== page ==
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delicate pale fragrance; mountain moss time, against men, against winds and and wild azalea, all indescribably faint storms and seasons. There broods frozen and beautiful. It seemed as if our souls winter, eternally arrested on the summit. and senses were refreshed and purified by As for the autumn in the valley, it is a this calm ether, and able to receive the lovely and plentiful show; yellow crops sacrament of nature, the outward sign and not all reaped yet, bronzed ears and the inward grace. Far beyond one blaz; sheaves in the homestead, fax swinging ing slope of green and crimson studded from the galleries of the châlets, cut wood flowers, and across the vast valley, rose for winter piled against the outer walls. the great might and silence of the moun- The roar of the torrent is in the air, and tain-chain, and higher still a line of mingles with the pastoral sounds. All clouds was striking sail in solemn rank over Switzerland the rush of running and drifting towards the peaks. A sense water echoes, from the desperate streams of awe-stricken, all-embracing beauty, of that course in the valleys, to the sweet, all-enclosing power and mystery, came high, mountain rivulets flashing their way upon us as we stood together.

I felt as to the plain. if I had lived for years alone with Fina 6. There is one solemn end to our terand her father. He, too, seemed to feel race, the other clatters with knives and some of the same companionship, for he forks, and is within view of the narrow turned from her to me and said very gen- village street. A deep gutter has been tly,

cut in the centre of the road, crossed at "Fina will never forget our walk to-intervals by foot-stones. The children, gether, nor the wonderful things we have with their brown faces and white heads, seen to-day: My old violin has often sit swinging their bare legs over the watalked of it, but it never showed us whatter; they stand on the steps of the we have seen to-day. And then with a châlets, they peep from crazy balconies half sigh, “How her mother would have that start from every corner, loaded with enjoyed it all!' he added.

green and crimson flower-pots; and then « But though we all enjoyed our walk, there are figures everywhere climbing it was too long. Mr. Arnheim was ill for ladders, leaning from upper windows, as two days, I am sorry to say; Fina and 1 they do in German picture-books. A have scarcely been beyond the green ter- horse led by a baby comes to drink at the race of the hotel since then. I am not trough at the corner of the road; a goromantic as you know, and so I like sit-cart rolls by, dragged by a pretty young ting where I can see the road and the mother — she has tied her child by a linen people passing, There go two Swiss cloth to the shafts; the baker shuffles maidens. I wish I could draw them for from beneath his gable, our host of the you. They seem to be carrying two of Bear appears for a moment in his doorthe mountains on their backs.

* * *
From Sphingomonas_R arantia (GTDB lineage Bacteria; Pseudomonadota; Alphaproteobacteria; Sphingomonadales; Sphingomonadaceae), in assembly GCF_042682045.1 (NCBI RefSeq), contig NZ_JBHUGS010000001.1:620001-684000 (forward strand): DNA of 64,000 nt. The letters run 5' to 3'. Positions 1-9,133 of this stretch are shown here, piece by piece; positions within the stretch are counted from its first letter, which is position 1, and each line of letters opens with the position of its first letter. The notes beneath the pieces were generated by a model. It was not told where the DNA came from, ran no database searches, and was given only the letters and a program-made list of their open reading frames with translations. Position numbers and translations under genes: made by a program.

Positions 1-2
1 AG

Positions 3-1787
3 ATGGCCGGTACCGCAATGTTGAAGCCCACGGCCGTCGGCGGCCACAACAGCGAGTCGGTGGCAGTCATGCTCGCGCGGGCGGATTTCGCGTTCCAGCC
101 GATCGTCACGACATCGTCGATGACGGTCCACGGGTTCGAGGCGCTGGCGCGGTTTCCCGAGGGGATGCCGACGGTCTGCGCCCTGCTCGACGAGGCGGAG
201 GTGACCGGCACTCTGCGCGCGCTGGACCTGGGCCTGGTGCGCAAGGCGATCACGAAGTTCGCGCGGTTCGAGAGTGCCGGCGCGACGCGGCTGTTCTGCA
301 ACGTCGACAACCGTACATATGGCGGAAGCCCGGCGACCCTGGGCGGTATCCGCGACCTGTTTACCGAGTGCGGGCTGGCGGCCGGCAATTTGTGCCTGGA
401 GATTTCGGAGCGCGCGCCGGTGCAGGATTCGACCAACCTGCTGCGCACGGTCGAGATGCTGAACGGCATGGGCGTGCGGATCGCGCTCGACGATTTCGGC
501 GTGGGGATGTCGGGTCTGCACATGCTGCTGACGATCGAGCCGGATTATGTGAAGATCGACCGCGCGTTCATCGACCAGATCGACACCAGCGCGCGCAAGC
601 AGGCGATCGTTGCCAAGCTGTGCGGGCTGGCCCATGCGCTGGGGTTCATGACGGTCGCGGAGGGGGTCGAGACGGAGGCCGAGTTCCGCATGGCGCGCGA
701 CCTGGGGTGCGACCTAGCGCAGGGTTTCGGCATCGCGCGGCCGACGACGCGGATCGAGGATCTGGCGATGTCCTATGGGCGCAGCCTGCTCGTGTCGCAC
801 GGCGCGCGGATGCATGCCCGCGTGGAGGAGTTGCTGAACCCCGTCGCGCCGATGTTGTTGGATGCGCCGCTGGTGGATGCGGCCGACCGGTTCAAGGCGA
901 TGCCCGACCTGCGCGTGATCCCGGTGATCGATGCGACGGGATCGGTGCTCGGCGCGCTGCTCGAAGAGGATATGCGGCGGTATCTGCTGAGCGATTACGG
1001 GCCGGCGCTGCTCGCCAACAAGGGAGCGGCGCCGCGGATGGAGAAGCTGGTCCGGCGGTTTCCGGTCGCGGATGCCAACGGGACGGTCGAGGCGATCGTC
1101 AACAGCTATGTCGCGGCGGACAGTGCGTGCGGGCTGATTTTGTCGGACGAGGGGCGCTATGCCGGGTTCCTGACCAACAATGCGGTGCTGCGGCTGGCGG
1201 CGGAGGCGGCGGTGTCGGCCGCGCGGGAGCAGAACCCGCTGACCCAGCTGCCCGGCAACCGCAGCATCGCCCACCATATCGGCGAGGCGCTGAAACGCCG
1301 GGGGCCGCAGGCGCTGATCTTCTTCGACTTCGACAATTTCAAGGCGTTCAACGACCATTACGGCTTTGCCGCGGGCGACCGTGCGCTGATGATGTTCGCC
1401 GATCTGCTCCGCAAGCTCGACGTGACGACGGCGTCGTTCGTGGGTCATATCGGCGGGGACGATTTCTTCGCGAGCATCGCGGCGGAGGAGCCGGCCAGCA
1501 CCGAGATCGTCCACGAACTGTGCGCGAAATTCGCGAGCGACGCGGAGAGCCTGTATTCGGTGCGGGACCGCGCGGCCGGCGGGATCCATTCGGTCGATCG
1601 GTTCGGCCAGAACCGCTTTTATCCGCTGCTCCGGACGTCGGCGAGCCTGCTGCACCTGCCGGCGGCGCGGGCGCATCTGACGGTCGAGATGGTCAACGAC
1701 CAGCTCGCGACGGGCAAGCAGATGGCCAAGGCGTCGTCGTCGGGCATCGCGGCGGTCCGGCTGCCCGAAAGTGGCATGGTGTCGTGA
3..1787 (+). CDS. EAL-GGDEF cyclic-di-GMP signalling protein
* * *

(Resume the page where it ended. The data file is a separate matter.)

Opposite is the country coffeeknow whether they are going to set them house, with “ Milk and Beer Shop" down in sight of the new hotel or else- painted in rude letters over the doorway; where. Now our artist goes by. He is a and through the open lattice and behind Mr. Bracy, and staying in the hotel. He the red curtains you see the country-folk walks about with his head on one side, refreshing themselves at wooden tables. and his portfolio under his arm. Sketch- Bowls piled with beautiful red and gold ing in such a place as this seems to me a are set before them. It is only a feast of ludicrous process.

You might as well apples, but Paris himself might have attempt to sketch a sonata with a penny plucked them. The Golden Age never whistle as to set down the Eiger on one produced a more sumptuous crop, blazing page and the Wetterhorn and its crown crimson and lighting the dark kitchen. of cloud on another. There would be Then, beyond all the clamor of the little some sense in it if he were to draw that village, the voices, the bleating of goats, nice load of wood and its white horse. the splashing of waters, you come upon

" I don't know how to describe every: the little church, silent in its slated nightthing here.

Life begins at dawn and cap, watching over the tranquil gravegoes on till starlight. The terrace itself yard where people lie asleep, as befits is rather a choking place, scented with good resormers, not beneath the shadow heavy perfumes, but through its green of the cross, but under strange taberwindows and delicate curtain of hanging nacles and devices, among weeds and tendril and white blossom, a great sight is flowers, with the rocks of the Fishhorns revealed. Rise, noble Eiger, with dizzy to bound the view, and the valley opening heights and battlements piled against to the westward.

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II.

You see I have taken the opportunity cumstances round about one.

In comof your absence to rhapsodize a little. paring one life with another people often How glad we should all be if there was forget to take states of mind into consid. any chance of your coming, if only for a eration, and do not realize how habit and fortnight! We will use all our influence natural adaptability often make a sort of with Mr. Gredig's sallow son to get you a artificial happiness when none other might room on the proper side of the house, seem possible. 6. Leave human nature with the view. Do think of it and of all alone,” said a French lady two hundred you will have to write down in your be- years ago, “and it will make some happiloved diary.

ness for itself out of the things round “Always your most affectionate about it.” In many ways I like the mo- SOPHY KING.notonousness of my existence, my early

walks, my return home. I have friends